“God has made Jesus both God and Man” -- Acts 2:36
Denying Christ was a monumental misstep. He had betrayed the life and gift of Jesus Christ, and because of the fear and shame, this one decision could have began the degradation of Simon Peter's faith. But instead, he stands up among the Jews, and preached the glory and the promised second-coming of the very same Jesus they pinned to a tree. His faith came full-circle, exchanging his underground faith for courageous proclamation. His denial was not his last mistake, and if Simon Peter is anything like me, it probably wasn't the last time that he doubted God's existence. But by the power and grace of God, he moved forward. He made himself vulnerable, despite his inadequacies, and preached the good news to the men and women who had crucified their King.
I could give you specifics of how my walk with Christ has so closely related to Simon Peter's faith journey. I hadn't even noticed the similarities until I reread my notes in preparation for this entry, and to be honest, it freaked me out a little. Over the years, especially since my return to the States, I have taken some big steps forward, and seen God move in some extraordinary ways because I trusted His hand in my life; but I have also taken some serious steps back. I doubted, I questioned and I even let myself do some bad things because I excused away my faith. I separated myself with the decisions I made because I thought that He was the one walking away from me.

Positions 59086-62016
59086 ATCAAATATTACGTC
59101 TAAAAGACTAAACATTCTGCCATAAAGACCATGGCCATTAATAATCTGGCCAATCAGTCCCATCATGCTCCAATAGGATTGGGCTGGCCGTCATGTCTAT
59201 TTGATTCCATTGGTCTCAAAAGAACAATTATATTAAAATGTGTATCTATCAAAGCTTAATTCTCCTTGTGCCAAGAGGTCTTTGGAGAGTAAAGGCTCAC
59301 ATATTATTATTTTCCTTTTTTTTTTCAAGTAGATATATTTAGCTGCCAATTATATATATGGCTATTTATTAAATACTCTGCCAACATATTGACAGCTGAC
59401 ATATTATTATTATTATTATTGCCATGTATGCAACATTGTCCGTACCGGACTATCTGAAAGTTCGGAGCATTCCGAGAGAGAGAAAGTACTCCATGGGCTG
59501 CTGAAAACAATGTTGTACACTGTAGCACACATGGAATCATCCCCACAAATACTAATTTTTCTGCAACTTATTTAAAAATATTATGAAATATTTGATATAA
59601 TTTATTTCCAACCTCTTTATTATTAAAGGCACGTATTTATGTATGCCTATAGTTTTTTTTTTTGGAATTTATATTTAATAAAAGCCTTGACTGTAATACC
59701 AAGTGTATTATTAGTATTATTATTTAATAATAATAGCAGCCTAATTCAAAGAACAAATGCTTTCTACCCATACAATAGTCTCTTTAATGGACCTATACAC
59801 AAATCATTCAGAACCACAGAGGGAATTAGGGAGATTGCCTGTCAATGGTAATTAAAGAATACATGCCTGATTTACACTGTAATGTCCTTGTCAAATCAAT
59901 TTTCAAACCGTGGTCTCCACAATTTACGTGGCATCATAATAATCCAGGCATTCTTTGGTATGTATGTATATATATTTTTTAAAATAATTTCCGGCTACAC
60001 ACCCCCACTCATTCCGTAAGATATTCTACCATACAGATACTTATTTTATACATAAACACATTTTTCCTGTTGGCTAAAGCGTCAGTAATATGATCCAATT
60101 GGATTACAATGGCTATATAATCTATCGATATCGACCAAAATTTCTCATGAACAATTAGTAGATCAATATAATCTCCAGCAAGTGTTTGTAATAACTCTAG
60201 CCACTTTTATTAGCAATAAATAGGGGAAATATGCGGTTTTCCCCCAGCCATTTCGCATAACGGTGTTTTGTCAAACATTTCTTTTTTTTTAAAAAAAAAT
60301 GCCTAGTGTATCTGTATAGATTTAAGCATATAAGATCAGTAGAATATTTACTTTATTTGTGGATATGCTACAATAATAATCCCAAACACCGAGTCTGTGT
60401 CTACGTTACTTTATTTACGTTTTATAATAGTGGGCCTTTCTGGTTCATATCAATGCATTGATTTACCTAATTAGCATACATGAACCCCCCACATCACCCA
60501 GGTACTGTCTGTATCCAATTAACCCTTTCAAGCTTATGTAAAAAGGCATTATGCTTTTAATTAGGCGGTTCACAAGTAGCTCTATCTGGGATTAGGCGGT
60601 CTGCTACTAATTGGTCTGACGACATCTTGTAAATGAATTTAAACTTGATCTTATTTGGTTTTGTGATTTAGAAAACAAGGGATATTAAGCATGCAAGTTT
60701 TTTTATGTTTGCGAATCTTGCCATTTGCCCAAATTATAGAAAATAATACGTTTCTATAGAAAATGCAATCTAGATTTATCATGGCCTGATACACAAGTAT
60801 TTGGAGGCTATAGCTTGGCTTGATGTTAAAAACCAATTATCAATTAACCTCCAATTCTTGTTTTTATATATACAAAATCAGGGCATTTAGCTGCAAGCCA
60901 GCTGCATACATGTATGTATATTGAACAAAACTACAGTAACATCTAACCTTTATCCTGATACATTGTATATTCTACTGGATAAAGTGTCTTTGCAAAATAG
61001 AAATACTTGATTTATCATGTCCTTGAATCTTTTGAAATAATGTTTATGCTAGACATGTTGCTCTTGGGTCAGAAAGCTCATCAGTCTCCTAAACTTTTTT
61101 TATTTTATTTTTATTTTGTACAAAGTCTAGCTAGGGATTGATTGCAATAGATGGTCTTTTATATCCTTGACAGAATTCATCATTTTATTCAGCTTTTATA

As I reflect on my life since graduation, I realize that the words my principle said a world away are as true to me now as they were then. There will always be something new, a new experience I can chose to grow from or become embittered by, and every choice directly affect my relationships, spiritual or otherwise. Growth is a necessary process that is awkward and difficult, but it is also a gift given to us by a God who cares. In Tok Pisin, PNG's trade language, the word for Lord is "Papa God". When we make ourselves vulnerable enough to slip into the over-sized work shoes of our Papa God, we allow ourselves to walk in the feet of Jesus. When we trust God to move in us, we develop a faith that God will move through us.
To faith we add goodness, then knowledge, then self-control, then godliness, then perseverance, then brotherly kindness, then love.
Imagine then, what He could do with all that.
PS: Here are my notes from that day.